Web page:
In an effort to support the future of Destin, a Destin developer and investor has donated $35,000 to the Destin High School Inc. board of directors, enabling them to reach their first financial goal.
“This definitely brings us to our Phase I goal,” said City Councilwoman Prebble Ramswell, who is serving as the president of the corporation’s executive board. “Now we can start working on Phase II, so this is a God-send.”
On Feb. 7, The Log received a letter from Robert J. Guidry regarding the high school.
Among other developments in Florida and Louisiana, Guidry has owned half of the Emerald Grande and HarborWalk Village since 2009.
Having invested in the city of Destin for years, he said he believed his investment will be better served if he and others invest in the education of Destin’s youth.
“It’s very impressive to know that Destin’s officials are looking ahead for the betterment of its youth,” he wrote in a letter to The Log. “This check will now finish funding the $85,000 needed for Phase I.”
Guidry also believes that cutting down a student's commute to school will allow them more time to focus on their studies.
The Log presented the check to four members of the school’s board on Monday. After board member Sarah Stone read Guidry’s letter out loud, the group erupted in cheers and clapping.
“This is an answer to our prayers,” said board member Myra Williams. “We don’t just want another school, we want a special school.”
The school board has been working non-stop to raise funds since October of last year. The first financial phase will cover various fees, such as consultant fees for writing the school’s charter and providing guidance through the school’s potential opening.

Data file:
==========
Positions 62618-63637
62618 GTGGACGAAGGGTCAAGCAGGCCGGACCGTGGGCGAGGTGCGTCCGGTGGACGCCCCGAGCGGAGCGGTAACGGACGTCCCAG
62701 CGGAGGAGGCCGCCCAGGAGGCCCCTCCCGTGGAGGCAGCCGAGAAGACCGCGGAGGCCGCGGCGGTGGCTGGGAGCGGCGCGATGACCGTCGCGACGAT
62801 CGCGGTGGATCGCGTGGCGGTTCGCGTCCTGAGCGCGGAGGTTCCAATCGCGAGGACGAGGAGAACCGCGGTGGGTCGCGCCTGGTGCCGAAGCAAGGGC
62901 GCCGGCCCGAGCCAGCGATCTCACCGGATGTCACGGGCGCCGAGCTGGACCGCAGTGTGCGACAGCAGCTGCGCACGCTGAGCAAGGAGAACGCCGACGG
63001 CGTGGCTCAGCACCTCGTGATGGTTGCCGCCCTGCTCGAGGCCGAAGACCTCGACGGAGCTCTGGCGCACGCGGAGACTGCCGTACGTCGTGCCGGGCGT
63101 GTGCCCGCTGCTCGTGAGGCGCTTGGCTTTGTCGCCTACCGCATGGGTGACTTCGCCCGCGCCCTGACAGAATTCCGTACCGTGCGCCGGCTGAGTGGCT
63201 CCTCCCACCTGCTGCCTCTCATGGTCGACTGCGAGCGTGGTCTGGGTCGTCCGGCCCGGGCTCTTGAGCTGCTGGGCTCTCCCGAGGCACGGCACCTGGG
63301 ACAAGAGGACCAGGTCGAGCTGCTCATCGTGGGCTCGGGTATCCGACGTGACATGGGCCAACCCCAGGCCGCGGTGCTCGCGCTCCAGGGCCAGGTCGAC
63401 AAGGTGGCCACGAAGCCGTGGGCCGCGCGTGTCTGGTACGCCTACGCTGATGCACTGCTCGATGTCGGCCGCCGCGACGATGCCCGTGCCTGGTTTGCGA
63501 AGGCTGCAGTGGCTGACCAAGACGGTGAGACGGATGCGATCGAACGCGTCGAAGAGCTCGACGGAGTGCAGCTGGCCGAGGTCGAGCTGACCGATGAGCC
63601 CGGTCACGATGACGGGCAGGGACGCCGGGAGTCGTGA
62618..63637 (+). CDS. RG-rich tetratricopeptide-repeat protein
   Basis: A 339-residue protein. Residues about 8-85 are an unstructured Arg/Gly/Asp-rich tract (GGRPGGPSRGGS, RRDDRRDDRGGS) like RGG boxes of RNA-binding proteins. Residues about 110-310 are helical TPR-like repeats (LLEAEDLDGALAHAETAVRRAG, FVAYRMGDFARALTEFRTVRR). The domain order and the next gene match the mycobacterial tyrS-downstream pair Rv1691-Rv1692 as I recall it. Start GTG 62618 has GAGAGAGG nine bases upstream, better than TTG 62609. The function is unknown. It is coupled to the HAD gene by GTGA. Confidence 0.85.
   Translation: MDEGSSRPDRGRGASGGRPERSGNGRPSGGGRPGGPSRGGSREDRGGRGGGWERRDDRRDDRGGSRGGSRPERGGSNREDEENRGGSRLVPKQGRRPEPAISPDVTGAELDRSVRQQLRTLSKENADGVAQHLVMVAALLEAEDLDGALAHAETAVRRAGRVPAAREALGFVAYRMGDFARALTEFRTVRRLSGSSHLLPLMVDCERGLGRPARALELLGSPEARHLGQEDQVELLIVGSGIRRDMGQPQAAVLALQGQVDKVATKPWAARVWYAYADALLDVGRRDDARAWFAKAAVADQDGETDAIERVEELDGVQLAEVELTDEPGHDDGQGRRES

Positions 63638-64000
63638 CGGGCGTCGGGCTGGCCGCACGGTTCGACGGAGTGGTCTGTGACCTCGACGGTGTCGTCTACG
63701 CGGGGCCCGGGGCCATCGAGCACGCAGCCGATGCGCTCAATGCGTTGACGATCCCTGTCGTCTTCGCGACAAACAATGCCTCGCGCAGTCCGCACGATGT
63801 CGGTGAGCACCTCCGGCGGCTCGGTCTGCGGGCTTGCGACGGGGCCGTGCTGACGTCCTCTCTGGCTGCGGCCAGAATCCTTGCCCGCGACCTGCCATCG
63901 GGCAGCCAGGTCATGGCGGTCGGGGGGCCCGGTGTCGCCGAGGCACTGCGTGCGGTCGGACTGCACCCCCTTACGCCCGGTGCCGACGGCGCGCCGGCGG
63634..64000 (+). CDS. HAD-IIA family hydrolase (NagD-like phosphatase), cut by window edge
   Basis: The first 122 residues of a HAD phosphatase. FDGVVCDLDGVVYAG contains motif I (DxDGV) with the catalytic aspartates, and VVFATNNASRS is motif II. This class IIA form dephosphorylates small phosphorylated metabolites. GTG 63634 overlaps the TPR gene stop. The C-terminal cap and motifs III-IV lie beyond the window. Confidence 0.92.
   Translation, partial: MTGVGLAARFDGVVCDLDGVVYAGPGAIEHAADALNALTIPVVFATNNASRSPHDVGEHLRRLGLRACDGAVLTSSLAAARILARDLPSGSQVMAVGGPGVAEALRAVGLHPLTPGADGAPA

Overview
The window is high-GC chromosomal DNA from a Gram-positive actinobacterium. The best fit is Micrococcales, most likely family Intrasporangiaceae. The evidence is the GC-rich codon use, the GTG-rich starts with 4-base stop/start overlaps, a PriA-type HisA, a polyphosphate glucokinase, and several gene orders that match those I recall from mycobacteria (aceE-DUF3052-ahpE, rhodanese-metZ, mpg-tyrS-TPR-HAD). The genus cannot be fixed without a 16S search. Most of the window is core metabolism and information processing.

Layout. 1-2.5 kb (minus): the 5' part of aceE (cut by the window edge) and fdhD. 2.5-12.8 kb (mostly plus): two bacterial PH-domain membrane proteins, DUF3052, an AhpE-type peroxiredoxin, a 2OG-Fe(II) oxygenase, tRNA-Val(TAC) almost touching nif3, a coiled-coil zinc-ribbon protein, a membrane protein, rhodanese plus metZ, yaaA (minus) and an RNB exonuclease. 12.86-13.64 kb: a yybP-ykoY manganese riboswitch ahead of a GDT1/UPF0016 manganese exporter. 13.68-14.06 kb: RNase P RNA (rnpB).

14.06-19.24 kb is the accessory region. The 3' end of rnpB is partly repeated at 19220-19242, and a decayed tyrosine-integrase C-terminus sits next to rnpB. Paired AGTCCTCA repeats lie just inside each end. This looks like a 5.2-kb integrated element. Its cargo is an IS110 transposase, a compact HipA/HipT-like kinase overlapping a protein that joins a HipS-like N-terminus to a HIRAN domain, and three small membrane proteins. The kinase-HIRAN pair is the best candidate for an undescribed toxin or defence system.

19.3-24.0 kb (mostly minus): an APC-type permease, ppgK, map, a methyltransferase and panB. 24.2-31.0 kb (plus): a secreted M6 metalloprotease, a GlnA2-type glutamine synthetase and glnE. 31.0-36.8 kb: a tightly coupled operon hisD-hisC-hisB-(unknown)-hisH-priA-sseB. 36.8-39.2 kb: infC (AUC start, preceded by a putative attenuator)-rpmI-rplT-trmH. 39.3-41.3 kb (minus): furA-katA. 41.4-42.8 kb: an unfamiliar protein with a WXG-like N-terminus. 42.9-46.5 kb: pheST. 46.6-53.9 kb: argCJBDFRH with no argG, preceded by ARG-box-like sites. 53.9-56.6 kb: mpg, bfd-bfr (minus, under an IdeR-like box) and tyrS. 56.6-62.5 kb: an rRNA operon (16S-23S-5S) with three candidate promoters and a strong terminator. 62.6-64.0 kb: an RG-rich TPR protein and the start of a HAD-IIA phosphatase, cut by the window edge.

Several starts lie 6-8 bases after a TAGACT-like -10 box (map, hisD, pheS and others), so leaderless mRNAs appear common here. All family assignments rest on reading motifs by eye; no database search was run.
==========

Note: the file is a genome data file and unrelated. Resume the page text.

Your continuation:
Phase II has a much larger goal of $500,000, which will pay for facility development, plans, a faculty search and operational and startup expenses.
On Feb. 1, the board submitted a 400 page charter application to the Okaloosa County School Board. If approved, the new school could be open in August 2020 for the 2020-2021 school year.
Currently, students who live in Destin are zoned to attend high school in Niceville or Fort Walton. But with a growing population and economy and both high schools at or over capacity, Ramswell said the time is right for Destin to get its own high school.
“We clearly have 200 students per grade with Destin addresses at this point,” she said. “We really have to meet this need.”
“It’s just a little hard to believe that a prestigious place like Destin doesn’t have a high school,” Williams added.
The Okaloosa County School Board has 90 days from the date of the charter submission to approve or deny the request.